How to Change 30 Percent of One Thing to Improve 100 Percent of Everything

improvement, transformation

I recently attended the Ultimate Culture Conference, produced by Human Synergistics. I was blown away by the amount of “real talk” by the expert speakers and panelists. From enabling growth culture, to creating positive change and humble leadership, there was one consistent theme throughout the conference: transformation. At one point, I heard someone ask: “What if changing 30 percent of one thing could improve 100 percent of everything?”

To my fellow entrepreneurs, take a look around. At the way things run. At the revenue stream. At the systems in place. From how you conduct business to the end result, is what you’re doing really working?

Why Thank You Goes a Long Way: The Power of Recognition

A hallmark of a Constructive culture

recognition thank you

I often ask the leaders for whom I consult two simple questions:

First, “Do you need positive feedback to do your best at work—like you need air and water?” Typically, a small percentage will say yes.

Second, I ask the question with a twist: “When you get an ‘atta-boy’ or ‘atta-girl,’ does it make a difference?” Almost everyone, every time, says yes!

The Business Case for Transformational Leadership

preparing for change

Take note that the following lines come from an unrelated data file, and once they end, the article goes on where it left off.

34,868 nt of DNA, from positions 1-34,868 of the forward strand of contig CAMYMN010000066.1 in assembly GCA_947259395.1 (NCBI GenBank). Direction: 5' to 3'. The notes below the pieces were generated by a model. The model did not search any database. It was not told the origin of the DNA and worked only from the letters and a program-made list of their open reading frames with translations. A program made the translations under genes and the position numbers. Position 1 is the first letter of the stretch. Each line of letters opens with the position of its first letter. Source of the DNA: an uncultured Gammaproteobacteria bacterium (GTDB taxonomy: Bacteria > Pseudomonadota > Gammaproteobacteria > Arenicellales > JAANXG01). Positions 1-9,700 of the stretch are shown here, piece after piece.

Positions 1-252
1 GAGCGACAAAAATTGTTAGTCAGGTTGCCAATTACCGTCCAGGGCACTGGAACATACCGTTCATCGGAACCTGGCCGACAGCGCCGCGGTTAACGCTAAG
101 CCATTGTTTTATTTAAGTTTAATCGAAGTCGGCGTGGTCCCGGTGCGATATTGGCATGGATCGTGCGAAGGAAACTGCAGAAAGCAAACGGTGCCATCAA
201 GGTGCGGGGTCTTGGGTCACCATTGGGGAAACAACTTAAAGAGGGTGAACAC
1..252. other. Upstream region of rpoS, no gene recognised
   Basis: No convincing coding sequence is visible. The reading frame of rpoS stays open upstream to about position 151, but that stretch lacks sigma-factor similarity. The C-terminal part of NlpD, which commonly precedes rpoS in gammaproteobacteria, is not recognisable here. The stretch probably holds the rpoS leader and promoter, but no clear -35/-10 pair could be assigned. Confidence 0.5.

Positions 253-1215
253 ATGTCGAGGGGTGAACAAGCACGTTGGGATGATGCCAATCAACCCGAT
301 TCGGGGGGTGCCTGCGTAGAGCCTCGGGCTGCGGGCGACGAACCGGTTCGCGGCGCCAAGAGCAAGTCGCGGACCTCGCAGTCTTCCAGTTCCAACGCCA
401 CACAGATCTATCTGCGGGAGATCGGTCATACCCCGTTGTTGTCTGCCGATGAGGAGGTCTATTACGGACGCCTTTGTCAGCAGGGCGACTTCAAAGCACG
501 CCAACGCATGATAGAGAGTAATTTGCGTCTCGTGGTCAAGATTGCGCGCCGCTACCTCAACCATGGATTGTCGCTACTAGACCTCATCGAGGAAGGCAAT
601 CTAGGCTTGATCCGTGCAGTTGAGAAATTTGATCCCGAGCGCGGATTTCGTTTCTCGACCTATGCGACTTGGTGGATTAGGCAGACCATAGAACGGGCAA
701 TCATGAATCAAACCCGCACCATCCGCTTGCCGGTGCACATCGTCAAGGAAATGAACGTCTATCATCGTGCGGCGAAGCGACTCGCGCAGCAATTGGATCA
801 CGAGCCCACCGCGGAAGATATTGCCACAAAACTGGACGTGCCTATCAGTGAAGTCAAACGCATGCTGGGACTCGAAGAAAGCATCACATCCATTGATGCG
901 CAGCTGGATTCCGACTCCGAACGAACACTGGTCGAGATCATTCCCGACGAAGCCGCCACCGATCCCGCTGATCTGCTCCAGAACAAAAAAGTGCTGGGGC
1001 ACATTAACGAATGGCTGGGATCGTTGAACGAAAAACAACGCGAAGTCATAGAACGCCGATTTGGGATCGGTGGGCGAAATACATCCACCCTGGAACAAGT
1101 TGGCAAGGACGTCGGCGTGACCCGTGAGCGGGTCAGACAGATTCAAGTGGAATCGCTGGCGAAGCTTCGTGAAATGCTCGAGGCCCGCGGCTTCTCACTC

In today’s competitive business environment, executives are not interested in investing money in company culture unless they are able to see results in terms of tangible business value. Working in the field of transformational leadership and large-scale change, I see plenty of consultants who do magnificent work but struggle with connecting the dots between the work they do and the ultimate value they will add.

Making Small Changes for Big Impact in Developing Others

Tips and Insights for Coach-Consultants

developing others

Dr. Peter Fuda writes about transforming leadership and he’s most interested in transforming results. Glad to hear, because results are what counts! He had several key themes in his talk at the recent Ultimate Culture Conference hosted by Human Synergistics, and I’ll recap a few of my favorites here.

Culture Change Requires Acceptance, Then Alignment

alignment culture

When I speak with senior leaders, I ask them about their organization’s performance. They are quick to note where results are stellar and where they have a need for improvement. They are very familiar with their performance data and share it with little hesitation.

When I ask these same senior leaders about the quality of their work culture, they stumble. They hesitate. They don’t have the data regarding the effectiveness of their work culture at their fingertips.

Why are most leaders so comfortable with tracking results and, at the same time, so disconnected from understanding the health of their work culture?